RiYL: On!Air!Library!, Secret Machines, Blonde Redhead, Broadcast, Stereolab, Spacemen 3, M83, Zero 7, Sigur Ros
Does anyone remember being in a bed wrapped in blankets with a cold rain pour hitting the window pane? School of the Seven Bell’s album titled “Alpinisms” is for those days when the winds are cold and the bed is warm. It is for those moments when you are in your room and need a soundtrack to the droning buzz of boredom in your mind. There is no head bobbing. There is no hip thrusting. There are moments of toe tapping at the most. It isn’t even toe tapping, It’s more like foot swirling. The listener best experiences it when they have to lay there in their sheets. And when laying there, the listener has to lay there numb and half conscious. It is the accompaniment to the subconscious’s bored teenage ego.
From the fuzz-pad-synth sounds and moody bongo-like drums (produced by Benjamin Curtis of Secret Machines, a Dallas native band), to the vocal harmony produced by sisters Claudia and Alejandra Deheza of On!Air!Library! fame, School of the Seven Bells manage to expand their ambient electronica sound. The group manage to do so by including with aural melodies that M83 would be jealous of and endearing vocals from the Deheza sisters. Benjamin Curtis uses psychedelic textures to move the voices across his sonic landscape. The Blonde Redhead and On!Air!Library! feel of sullen female vocals are compliment to the aural ambiance that give homage to the days of Broadcast’s peak and relevance. It is a slickly produced album mixed well for headphone listening.
Now to the highlights and missteps in Alpinisms: The track “Prince of Peace” contains adagio elements with its beginnings and gradual Sigur Ros feedback but manages to be different with its first hit of dance tempo verses and explosive holy-chanting and controlled distortion for its chorus. It is a true highlight, albeit also their shortest song. “White Elephant Coat” starts slow like many of their songs but gradually includes the most recognizable elements of rock and riff-based melodies. It is the closest thing to Secret Machines as one can get on the School of Seven Bells album. “Connjur” starts with calm elements that seem a bit odd, but fall into some type of hook containing reverb, echo and a constant fuzzbuzz throughout the song (that Spacemen 3 and M83 have used questionably and excessively). “Sempitermal/Amaranth” seems like a misstep with its inclusion in the middle of the album. It’s a dull and drowsy 11-minute song with ambitious goals and horrible execution. The bloated orchestrations and painfully extensive droning give it the qualities of a psychedelic version of a Bob Rock or Mutt Lang production. The lead single, “Half Asleep” seems like it could be a Zero 7 B-side at first. Although easy to take for granted, under close inspection it is a gem of a surprise.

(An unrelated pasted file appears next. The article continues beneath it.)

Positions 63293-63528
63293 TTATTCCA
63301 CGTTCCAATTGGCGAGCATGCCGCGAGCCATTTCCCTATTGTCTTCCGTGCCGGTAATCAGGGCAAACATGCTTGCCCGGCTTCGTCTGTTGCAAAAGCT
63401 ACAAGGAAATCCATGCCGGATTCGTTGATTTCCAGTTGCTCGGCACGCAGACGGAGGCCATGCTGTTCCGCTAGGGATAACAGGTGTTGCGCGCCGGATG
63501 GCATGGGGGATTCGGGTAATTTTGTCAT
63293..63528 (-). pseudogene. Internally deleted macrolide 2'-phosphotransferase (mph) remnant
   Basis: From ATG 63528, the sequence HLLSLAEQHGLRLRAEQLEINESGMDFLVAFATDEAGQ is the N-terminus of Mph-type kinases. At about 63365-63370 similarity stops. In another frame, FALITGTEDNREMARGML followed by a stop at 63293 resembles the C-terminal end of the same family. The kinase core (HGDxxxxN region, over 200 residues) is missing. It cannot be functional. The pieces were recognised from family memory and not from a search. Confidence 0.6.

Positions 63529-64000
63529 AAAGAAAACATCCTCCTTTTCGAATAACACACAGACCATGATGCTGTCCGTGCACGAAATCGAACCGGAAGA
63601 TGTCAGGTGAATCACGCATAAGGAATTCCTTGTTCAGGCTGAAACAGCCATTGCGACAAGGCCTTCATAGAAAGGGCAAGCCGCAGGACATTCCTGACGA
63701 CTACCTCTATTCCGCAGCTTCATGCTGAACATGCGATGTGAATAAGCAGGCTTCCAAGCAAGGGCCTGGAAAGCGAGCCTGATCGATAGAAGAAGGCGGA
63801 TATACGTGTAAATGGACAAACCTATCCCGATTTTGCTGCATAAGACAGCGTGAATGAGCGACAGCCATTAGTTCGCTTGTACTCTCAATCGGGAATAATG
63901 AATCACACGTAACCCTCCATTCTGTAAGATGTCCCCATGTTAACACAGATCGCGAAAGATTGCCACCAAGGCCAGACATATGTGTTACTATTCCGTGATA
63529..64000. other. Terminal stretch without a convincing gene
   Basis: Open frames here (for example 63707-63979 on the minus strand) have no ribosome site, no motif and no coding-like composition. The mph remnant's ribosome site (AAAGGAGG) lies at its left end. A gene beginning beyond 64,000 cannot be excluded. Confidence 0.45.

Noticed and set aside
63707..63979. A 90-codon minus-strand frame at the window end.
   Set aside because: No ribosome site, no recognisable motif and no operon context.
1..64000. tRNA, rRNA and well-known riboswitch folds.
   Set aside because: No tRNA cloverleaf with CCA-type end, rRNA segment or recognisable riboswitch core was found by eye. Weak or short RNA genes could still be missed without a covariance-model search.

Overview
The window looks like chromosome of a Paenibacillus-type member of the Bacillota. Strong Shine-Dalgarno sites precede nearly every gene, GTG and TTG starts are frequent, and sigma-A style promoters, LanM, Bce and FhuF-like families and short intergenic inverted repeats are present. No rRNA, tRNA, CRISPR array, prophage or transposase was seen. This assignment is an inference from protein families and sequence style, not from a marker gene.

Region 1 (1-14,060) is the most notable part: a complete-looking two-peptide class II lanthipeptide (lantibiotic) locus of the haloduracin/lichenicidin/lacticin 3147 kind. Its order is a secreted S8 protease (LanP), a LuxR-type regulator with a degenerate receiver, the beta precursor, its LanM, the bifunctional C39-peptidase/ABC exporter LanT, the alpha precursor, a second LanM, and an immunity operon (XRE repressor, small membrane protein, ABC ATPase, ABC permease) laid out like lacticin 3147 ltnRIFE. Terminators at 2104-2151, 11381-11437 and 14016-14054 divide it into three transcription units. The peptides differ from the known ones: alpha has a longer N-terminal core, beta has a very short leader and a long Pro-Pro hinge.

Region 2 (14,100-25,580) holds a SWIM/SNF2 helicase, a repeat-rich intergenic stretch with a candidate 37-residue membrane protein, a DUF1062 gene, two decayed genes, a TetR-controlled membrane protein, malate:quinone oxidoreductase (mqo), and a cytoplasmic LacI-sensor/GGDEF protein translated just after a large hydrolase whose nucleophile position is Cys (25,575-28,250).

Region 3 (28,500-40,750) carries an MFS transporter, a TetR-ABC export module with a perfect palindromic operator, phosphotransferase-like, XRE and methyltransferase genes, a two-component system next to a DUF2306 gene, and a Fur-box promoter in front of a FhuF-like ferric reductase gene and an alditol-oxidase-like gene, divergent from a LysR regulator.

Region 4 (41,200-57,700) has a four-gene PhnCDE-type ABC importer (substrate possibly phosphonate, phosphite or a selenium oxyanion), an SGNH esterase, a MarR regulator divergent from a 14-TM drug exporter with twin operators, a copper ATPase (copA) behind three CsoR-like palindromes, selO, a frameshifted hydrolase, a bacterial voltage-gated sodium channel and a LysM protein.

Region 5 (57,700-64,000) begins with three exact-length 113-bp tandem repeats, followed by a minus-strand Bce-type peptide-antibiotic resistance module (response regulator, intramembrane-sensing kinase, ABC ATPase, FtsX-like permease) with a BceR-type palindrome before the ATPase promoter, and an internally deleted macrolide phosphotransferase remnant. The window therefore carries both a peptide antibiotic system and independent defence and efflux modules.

There are no rock archetypes like one would expect from a Secret Machines member. The closest Alpinisms gets is its feeling of urgency and a slight climax of sound here and there. But like the little hump of a climax the album contains, it is short and a bit unsatisfying when looking for a big crescendo. The downtempo nature of the album is fit for certain moods of meditative or sedative bliss. The songs are fit for album-order listening and demand to be on headphones to appreciate the nuance sound blips Alpinisms contains.
On a tangent, some of School of Seven Bells’ songs have elements of mysticism and religious connotations. I am not sure if there is an ideology behind the lyrics since the vocals are mostly blurring and semi-comprehensible chorales, but they are there.
This group wears its emotions on its sleeve but have the sleeves so rolled up that it can seem like a facade. School of Seven Bells were on tour with their sonic peers, Blonde Redhead, and now with M83. I am not sure if it is a musical movement to numbness or just a huge chill lounge party that these folks love to throw. But everyone is invited if they play this album in order, put on their headphones and remember back to when they were lost, bored, and 13.